Students give insight to events of fatal accident

Angela Mauroni, News Editor

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Several students were on the scene within minutes after a car struck Hannah Morris, a member of the class of 2017 at Allegheny, on Oct. 29 while she was crossing North Main Street. She died hours later from the injuries.

Three of the students on scene after the accident were roommates Jocelyn Serafin, ’17, Brianna Martig, ’16, and Sarah Shindler, ’16. Shindler said she heard the impact of the car because her North Village II dorm room window was open. She gathered Martig and Serafin and they all went out to see if they could help.

“It was so dark out there that I couldn’t see [Morris’] face,” said Serafin.

According to the three students, a nurse happened to be driving by, got out of her car to tend to Morris. Serafin said Morris was responsive by the time they reached the street.

“We could hear her talking,” she said.

Martig said she called campus security and others dialed 9-1-1 for paramedics. Martig said that several other drivers had stopped and that one parked his car at the top of the street to prevent others from entering the road.

The students said that the driver who struck Morris also made efforts to help until paramedics arrived, after which he broke down crying.

Brooks worker Yvonne Longstreth said Morris was always friendly.

“She was a very nice girl, always happy,” Longstreth said. “She will be missed.”

Timur Dikec, ’16, the community adviser in Caflisch, the dorm in which Morris lived, said he was awakened around 2:45 a.m. on Friday, Oct. 30 by a call from Jen Foxman, assistant dean and director of residence life. Foxman told him the news of Morris’ death. Dikec said he was shocked after how hopeful the initial news had been.

“For a while, the story was that she was OK,” he said. “It’s such a sudden change to go from hearing that someone is hurt, but should be OK, to going to they’ve passed away.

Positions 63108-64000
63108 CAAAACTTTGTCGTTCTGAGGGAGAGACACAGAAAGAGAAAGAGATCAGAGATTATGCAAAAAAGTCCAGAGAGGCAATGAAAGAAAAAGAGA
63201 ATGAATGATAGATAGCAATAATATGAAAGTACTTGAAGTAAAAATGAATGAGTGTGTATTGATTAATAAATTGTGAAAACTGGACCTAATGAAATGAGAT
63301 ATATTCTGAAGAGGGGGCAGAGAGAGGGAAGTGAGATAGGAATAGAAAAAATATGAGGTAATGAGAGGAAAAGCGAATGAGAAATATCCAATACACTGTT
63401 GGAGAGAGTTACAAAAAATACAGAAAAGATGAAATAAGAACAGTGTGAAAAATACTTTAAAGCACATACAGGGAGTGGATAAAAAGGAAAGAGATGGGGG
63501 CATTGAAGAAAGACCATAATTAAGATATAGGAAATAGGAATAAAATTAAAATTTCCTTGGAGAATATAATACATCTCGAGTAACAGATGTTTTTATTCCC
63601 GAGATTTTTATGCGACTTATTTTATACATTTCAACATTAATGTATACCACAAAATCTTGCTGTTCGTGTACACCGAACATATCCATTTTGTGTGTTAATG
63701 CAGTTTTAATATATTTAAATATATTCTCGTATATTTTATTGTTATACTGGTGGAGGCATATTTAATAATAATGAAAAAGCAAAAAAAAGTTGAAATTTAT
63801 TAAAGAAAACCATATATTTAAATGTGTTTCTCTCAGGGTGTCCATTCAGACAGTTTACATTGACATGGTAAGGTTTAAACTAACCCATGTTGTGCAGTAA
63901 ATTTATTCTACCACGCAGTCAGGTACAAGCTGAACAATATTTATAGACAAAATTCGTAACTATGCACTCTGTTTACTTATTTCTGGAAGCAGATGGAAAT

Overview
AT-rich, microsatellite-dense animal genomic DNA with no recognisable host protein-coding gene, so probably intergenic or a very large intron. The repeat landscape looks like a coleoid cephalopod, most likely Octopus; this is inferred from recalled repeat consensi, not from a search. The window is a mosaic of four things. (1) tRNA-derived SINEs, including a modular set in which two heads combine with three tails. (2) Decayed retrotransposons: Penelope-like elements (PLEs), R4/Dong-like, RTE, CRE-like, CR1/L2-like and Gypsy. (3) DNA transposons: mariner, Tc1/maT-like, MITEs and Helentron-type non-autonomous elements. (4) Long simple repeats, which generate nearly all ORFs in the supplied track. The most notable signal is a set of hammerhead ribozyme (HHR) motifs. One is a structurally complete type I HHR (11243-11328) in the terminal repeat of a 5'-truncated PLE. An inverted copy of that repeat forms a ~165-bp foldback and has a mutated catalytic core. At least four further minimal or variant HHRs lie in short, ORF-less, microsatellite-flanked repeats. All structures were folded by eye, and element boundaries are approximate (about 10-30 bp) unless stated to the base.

“[Foxman] said that after the initial diagnosis, there were complications. There were some things they didn’t realize and that she had passed away.”

After that, Dikec said he and Foxman gathered the resident advisers and explained to them what happened.

“It was all over their faces, just disbelieflike how could this happen,” he said.

After breaking the news to the RAs, Dikec said he spoke with Brittany Hunt, ’16, and that she had some ideas about ways to reach out to the community.

Dikec said the residence life members reached out to people they could identify as closest to Morris first, such as her roommate and her boyfriend, and counselors were sent to their rooms immediately.

A general email was sent out by Foxman to the Caflisch residents around 6:45 a.m. on Oct. 30 so that they knew before the general campus community.

“We wanted to make sure that each of you received the message before it went out to the whole community,” Foxman wrote in the email.

Dikec said therapy dogs will be on campus on Monday, Nov. 2, at 4 p.m. in Reis Hall as a supportive measure. Dikec also instructed his RAs to be in their rooms as much as possible for the next week with open doors in case anyone wants to talk with them. If Morris’ family decides to have a memorial service on campus, Dikec wants to hold a breakfast beforehand for his residents and to travel to the service together.

“We know that there’s not really a lot we can do to make the situation better now, and that it’s going to take time, but we want to make sure people know that if they are looking for help and they want help, we’re here to support that,” Dikec said. “If we have the means to do that then we’ll do everything in our power to make them feel safe and taken care of.”

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